| I’m not going to waste time with an introductory paragraph. Anything I would have said here would have told you absolutely nothing about what this album sounds like. It was produced by John Naclerio—Smartpunk says so, and that’s pretty neat—but we already know that just because someone shares a producer with, say, My Chemical Romance, it doesn’t mean they’re going to sound the same. (Thank God.) And unless you’re an indie music god or something, you probably didn’t know who John Naclerio was before this. So this review is for you non-music gods, indie or otherwise… There is some really wonderful music on this CD, and I’m here to tell you just how wonderful it is.
…Dammit, I just wasted time with an introductory paragraph, didn’t I.
“Begin” starts it all off exactly how an introductory semi-instrumental track should. It gives each instrument—vocals included, and how hard is it not to love that fantastic harmony between James and Erin?—a chance to show off. Oh-so-tentatively passionate and cautiously aggressive, it grows in power as it reaches the end, leading nicely into the rest of the album.
With the rhythmic crashing at the beginning of “Let’s Make My First Accident My Last,” you’d half-expect Geoff Rickley to come screaming, “The stage is set… for a surprise Thursday album!” But no, the intro leads into a song all The Morning Of’s own… after you get past the curiously Thursdayish few lines of vocal intro too, that is. Then it’s that delectable vocal harmony again, so infectious it should probably be quarantined. But don’t let me ignore the other instruments. Carefully mellow at first, this song follows the intro’s pattern by escalating into rockability around halfway through. You can really hear how perfectly all the instruments are coordinated for the hardest impact possible.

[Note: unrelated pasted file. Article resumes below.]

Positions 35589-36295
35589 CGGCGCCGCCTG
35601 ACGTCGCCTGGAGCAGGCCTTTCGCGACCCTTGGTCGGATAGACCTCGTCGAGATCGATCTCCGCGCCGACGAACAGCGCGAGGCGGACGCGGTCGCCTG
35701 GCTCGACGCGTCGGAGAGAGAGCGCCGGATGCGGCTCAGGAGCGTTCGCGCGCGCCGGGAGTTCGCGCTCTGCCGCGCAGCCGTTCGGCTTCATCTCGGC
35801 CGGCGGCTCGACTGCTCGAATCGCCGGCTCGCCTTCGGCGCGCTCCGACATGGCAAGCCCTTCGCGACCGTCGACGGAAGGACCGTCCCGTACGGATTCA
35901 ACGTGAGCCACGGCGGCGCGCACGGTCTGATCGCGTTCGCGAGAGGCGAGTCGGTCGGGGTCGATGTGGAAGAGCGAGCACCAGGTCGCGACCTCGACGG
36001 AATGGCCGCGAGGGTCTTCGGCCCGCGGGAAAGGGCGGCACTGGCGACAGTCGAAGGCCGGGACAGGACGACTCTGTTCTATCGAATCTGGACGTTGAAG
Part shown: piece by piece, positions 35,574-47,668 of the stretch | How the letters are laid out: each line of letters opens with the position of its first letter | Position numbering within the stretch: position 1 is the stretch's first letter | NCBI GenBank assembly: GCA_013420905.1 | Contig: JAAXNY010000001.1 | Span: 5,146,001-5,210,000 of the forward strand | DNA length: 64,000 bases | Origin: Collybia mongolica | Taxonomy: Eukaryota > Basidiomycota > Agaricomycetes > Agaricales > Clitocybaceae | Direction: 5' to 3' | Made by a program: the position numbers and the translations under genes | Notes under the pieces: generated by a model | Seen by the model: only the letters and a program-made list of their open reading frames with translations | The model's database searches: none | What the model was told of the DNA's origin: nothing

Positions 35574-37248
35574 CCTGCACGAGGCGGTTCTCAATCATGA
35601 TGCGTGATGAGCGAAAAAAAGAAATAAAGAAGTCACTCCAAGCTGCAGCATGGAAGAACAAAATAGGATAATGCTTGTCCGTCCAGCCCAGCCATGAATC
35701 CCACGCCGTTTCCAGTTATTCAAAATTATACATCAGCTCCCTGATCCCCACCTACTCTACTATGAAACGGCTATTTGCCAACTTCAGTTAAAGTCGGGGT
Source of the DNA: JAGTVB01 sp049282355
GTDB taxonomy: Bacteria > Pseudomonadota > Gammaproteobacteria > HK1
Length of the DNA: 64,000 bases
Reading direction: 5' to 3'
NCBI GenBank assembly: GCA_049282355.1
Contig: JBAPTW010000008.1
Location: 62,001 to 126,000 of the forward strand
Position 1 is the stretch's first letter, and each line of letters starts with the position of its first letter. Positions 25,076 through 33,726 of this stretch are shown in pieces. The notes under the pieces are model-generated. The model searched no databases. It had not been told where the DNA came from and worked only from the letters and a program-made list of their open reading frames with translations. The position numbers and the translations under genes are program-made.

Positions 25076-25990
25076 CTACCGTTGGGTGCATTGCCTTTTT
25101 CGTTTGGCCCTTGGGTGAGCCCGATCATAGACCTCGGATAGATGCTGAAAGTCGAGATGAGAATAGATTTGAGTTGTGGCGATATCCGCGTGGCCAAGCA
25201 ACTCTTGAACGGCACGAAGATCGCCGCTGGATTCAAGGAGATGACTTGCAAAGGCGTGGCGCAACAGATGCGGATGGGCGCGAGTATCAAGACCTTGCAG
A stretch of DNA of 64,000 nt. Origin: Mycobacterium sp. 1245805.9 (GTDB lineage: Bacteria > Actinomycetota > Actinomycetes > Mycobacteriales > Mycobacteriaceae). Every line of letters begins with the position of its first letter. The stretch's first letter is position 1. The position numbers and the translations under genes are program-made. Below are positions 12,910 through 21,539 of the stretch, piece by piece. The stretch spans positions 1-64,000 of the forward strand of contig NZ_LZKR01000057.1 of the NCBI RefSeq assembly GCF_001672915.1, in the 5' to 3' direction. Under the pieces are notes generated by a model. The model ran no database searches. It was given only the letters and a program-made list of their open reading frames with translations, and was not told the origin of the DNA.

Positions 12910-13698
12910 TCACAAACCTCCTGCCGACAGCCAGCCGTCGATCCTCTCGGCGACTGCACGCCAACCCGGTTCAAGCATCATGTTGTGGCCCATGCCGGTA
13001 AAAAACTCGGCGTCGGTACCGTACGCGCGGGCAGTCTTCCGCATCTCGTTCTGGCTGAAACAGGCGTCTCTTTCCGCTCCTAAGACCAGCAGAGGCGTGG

“A Barrel Tapped at Both Ends” is poppier than its fellow tracks. It’s clear that dancing was the theme in mind when this song was being written. The combination of elegant piano with frantic acoustic and bold electric guitar is just one more facet of the diversity within each track on this CD. Uber-melodic vocals that contrast over octaves and style, several types of instruments contributing simultaneously and merging seamlessly… If you can’t hear what I’m talking about, I suggest you have your ears examined.
The good gentlemen of Fear Before the March of Flames seem to have had at least a slice of influence upon the creation of “There’s a Bully in the Park and a Hero in my Baseball Bat.” And no, I’m not complaining. I, for one, adore my Fear Before. Plus, the fact that, after the intro, the song is supported by some kickass piano and more of Erin’s lovely soprano—Fear Before the March of Flames and Straylight Run… they’d have beautiful children—shows how this band can burst into the most unexpected combinations of the genre stereotypes in today’s scene.
I’m not going to get into the last two tracks on this CD… you get the idea. Anger and aggression channeled into beautiful melodies led by piano and a combination of drastically different vocal styles… Meaningful, heartfelt lyrics and meanings directly reflected in the passion each member contributes to every track… I think you’ll just have to listen to see what I mean. Expect the unexpected from The Morning Of.
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| WELCOME CHANGE, GOODBYE GRAVITY
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2) Let's Make My First Accident My Last
<< 3) A Barrel Tapped at Both Ends >>
4) There's a Bully in the Park and a Hero in My Baseball Bat
5) A Beautiful Place, Not A Beautiful Face
6) The Dreamer and the Realist